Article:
Cover Story: Feeding the Need
And even those donors weren’t really getting the message, Shoemaker adds. Contributions came in fits and starts from some; others were one-time deals. Donor-loyalty levels weren’t where they should have been.
“To put it bluntly, they would give once and get off the file,” Shoemaker says.
Everyone involved with the new program at A2H seems to agree that helping donors feel more connected to the cause was key to turning around the direct marketing income.
That includes Domain’s Tim Burgess, who attributes the “remarkable improvements in fundraising” to, among other things, helping donors and potential donors get a solid understanding of the work that A2H does.
Other factors in A2H’s success, he says, include its careful attention to the fundamentals of fundraising, its commitment to growth and its passion for its cause.
A look at numbers
Just how remarkable were the improvements? In the fiscal year ending June 2002, revenues from individual donors increased 65 percent to $5,593,256 from $3,379,926. The number of current donors who continued giving into the next year (an indicator of donor loyalty), jumped up to 58 percent from 42 percent. The number of active donors increased to 35,762, an increase of 29 percent over the previous year.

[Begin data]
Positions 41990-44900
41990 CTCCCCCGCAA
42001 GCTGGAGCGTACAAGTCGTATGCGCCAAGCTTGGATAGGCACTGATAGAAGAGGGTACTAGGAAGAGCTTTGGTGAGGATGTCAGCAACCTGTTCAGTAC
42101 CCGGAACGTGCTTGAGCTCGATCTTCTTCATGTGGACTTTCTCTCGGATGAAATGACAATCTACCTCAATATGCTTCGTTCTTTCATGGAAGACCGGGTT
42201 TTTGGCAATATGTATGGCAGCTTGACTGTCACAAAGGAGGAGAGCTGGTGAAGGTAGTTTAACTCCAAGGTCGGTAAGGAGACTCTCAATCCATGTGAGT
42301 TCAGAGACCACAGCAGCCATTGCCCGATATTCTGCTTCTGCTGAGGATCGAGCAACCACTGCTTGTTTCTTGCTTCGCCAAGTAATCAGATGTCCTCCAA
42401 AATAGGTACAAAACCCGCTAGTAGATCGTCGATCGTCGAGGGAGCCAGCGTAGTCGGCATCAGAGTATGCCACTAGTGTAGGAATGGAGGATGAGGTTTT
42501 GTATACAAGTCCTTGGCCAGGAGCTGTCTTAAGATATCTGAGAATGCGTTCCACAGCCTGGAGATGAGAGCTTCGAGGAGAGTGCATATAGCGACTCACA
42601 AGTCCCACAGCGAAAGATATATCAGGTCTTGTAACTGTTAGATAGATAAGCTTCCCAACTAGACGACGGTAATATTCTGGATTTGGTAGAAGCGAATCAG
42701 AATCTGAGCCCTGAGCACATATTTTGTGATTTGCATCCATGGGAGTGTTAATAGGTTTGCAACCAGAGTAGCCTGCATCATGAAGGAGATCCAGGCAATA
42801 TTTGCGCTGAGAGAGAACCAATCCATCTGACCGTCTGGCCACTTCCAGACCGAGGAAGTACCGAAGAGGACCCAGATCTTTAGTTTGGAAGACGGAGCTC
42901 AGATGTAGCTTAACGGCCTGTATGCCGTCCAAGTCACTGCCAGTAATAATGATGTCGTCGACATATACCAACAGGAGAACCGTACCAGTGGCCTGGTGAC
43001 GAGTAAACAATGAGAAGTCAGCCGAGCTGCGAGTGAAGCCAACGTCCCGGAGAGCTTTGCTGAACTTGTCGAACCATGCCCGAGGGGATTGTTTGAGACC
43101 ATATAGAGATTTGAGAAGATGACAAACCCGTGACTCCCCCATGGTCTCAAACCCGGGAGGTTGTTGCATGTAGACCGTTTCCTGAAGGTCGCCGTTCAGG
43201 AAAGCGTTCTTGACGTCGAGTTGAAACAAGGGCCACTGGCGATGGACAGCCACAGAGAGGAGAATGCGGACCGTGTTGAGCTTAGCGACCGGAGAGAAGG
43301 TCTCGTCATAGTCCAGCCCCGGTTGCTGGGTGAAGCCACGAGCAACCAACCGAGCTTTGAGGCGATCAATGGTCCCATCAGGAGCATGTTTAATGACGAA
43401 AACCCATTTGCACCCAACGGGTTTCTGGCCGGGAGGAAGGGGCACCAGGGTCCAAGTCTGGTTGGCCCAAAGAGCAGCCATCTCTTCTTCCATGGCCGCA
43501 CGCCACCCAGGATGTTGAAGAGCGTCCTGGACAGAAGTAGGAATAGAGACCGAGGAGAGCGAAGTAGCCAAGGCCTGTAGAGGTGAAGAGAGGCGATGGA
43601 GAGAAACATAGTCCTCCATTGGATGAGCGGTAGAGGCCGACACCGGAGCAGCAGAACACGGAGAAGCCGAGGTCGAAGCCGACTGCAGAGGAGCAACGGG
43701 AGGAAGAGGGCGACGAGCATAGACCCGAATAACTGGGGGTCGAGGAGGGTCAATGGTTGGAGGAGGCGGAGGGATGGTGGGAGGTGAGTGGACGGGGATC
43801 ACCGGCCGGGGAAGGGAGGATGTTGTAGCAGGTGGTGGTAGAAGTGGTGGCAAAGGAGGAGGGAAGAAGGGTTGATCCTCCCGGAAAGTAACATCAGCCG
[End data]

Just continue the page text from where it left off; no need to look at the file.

In the fiscal year that ended June 2003, individual donor revenue increased another 56.1 percent to $8,730,506. Donor loyalty increased to 63 percent from 58 percent; and the number of active donors was up to 50,679, an increase of 41.7 percent over the previous year.
Following are some of the steps A2H took to secure its fundraising transformation, many of which focus on creating better relationships with donors and potential donors by satisfying their desire to know precisely how their money is being spent.
1. Increase reporting of accomplishments so donors would better understand how their gifts were being used.